- sherpa.ui.load_table_model(modelname, filename, ncols=2, colkeys=None, dstype=<class 'sherpa.data.Data1D'>, sep=' ', comment='#', method=<function linear_interp>)
Load ASCII tabular data and use it as a model component.
A table model is defined on a grid of points which is interpolated onto the independent axis of the data set. The model has a single parameter,
ampl, which is used to scale the data, and it can be fixed or allowed to vary during a fit.
modelname (str) – The identifier for this table model.
filename (str) – The name of the ASCII file to read in.
ncols (int, optional) – The number of columns to read in (the first
ncolscolumns in the file). It should be 1 or 2.
colkeys (array of str, optional) – An array of the column name to read in. The default is
None, which uses the first
ncolscolumns in the file. The default column names are col followed by the column number, so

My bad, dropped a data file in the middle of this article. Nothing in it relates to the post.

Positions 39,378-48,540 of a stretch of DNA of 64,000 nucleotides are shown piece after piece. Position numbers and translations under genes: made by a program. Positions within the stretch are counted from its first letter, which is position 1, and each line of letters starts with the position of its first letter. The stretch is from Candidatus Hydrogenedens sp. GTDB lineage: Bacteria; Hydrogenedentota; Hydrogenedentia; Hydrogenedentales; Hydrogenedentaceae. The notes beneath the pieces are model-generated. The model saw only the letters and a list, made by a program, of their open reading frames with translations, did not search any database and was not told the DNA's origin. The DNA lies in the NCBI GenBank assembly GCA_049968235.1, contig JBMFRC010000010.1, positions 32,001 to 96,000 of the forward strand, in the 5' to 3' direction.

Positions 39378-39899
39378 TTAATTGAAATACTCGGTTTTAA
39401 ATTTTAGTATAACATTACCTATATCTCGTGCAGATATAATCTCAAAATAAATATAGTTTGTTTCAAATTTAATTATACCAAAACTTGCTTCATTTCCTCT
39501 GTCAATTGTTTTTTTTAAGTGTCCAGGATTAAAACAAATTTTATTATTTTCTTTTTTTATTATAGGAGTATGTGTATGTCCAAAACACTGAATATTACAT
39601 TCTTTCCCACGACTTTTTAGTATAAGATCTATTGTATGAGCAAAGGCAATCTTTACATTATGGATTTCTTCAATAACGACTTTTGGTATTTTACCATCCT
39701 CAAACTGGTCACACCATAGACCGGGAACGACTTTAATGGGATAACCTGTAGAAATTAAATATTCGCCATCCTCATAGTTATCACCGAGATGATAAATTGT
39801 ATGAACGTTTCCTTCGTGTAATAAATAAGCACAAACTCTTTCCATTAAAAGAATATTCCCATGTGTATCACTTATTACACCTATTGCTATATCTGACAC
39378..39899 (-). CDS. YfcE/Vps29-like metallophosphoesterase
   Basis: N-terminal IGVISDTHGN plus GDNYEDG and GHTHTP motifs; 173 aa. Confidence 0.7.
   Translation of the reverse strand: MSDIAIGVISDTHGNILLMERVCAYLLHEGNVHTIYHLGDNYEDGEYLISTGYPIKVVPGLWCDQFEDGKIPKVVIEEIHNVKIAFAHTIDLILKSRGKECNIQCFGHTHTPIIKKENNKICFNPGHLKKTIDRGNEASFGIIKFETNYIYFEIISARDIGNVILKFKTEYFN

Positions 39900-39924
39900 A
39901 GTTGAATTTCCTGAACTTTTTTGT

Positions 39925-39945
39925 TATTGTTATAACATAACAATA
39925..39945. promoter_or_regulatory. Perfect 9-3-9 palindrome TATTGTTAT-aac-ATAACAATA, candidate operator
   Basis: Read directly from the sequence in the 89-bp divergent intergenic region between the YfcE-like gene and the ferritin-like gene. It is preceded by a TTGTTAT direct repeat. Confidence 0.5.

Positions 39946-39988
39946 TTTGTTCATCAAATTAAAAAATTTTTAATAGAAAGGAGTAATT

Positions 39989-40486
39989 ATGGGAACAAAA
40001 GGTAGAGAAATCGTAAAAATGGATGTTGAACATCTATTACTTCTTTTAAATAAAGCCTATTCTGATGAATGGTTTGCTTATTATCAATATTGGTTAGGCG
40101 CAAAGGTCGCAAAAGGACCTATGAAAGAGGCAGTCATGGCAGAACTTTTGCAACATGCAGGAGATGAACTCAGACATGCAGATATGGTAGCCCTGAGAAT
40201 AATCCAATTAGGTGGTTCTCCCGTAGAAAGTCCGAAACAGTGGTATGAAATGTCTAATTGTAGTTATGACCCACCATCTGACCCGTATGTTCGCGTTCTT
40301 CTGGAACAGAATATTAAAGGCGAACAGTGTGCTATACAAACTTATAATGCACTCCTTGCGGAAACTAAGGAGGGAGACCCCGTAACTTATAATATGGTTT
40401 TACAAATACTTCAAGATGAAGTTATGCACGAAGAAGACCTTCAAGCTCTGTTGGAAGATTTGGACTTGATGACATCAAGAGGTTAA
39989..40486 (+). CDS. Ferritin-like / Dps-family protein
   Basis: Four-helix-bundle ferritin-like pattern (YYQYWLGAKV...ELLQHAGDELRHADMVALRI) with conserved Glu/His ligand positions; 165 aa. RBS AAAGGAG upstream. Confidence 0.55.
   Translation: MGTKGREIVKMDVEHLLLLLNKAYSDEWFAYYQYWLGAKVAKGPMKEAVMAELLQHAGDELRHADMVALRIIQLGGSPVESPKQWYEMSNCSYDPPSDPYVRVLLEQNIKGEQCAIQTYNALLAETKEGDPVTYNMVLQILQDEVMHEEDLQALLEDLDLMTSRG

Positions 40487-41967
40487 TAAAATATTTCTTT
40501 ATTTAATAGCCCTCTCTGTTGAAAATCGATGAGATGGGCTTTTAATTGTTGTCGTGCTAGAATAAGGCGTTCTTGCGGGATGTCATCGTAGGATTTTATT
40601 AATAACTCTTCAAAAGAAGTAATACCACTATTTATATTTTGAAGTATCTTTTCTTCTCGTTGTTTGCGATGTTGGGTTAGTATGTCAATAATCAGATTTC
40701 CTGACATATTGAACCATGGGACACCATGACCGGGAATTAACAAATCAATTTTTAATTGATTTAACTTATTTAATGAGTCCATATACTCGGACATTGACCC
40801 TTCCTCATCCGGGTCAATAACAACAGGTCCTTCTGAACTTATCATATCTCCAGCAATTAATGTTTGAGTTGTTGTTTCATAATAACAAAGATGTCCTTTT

col1for the first column.
dstype (data class to use, optional) – What type of data is to be used. Supported values include
Data1D(the default) and
sep (str, optional) – The separator character for columns. The default is
comment (str, optional) – Lines starting with this string are ignored. The default is
method (func) – The interpolation method to use to map the input data onto the coordinate grid of the data set. Linear, nearest-neighbor, and polynomial schemes are provided in the sherpa.utils module.
Examples of interpolation schemes provided by
unpack_datafor a description of the supported file format.
When reading in two columns, the data will be re-ordered so that the first column read in (the independent axis) is numerically increasing.
ncols=1, only the model values (dependent axis) are read in. In this case, the data set to which the model is applied - via
set_source- must have the same number of data points as the model.
When used with an integrated data set (for example,
Data1DInt), then the first column of the table - the independent axis - should be the left-edge of the bin, and the second column is the integrated value for that bin.
Load in the data from filt.dat and use it to multiply the source model (a power law and a gaussian). Allow the amplitude for the table model to vary between 1 and 1e6, starting at 1e3.
>>> load_table_model('filt', 'filt.dat') >>> set_source(filt * (powlaw1d.pl + gauss1d.gline)) >>> set_par(filt.ampl, 1e3, min=1, max=1e6)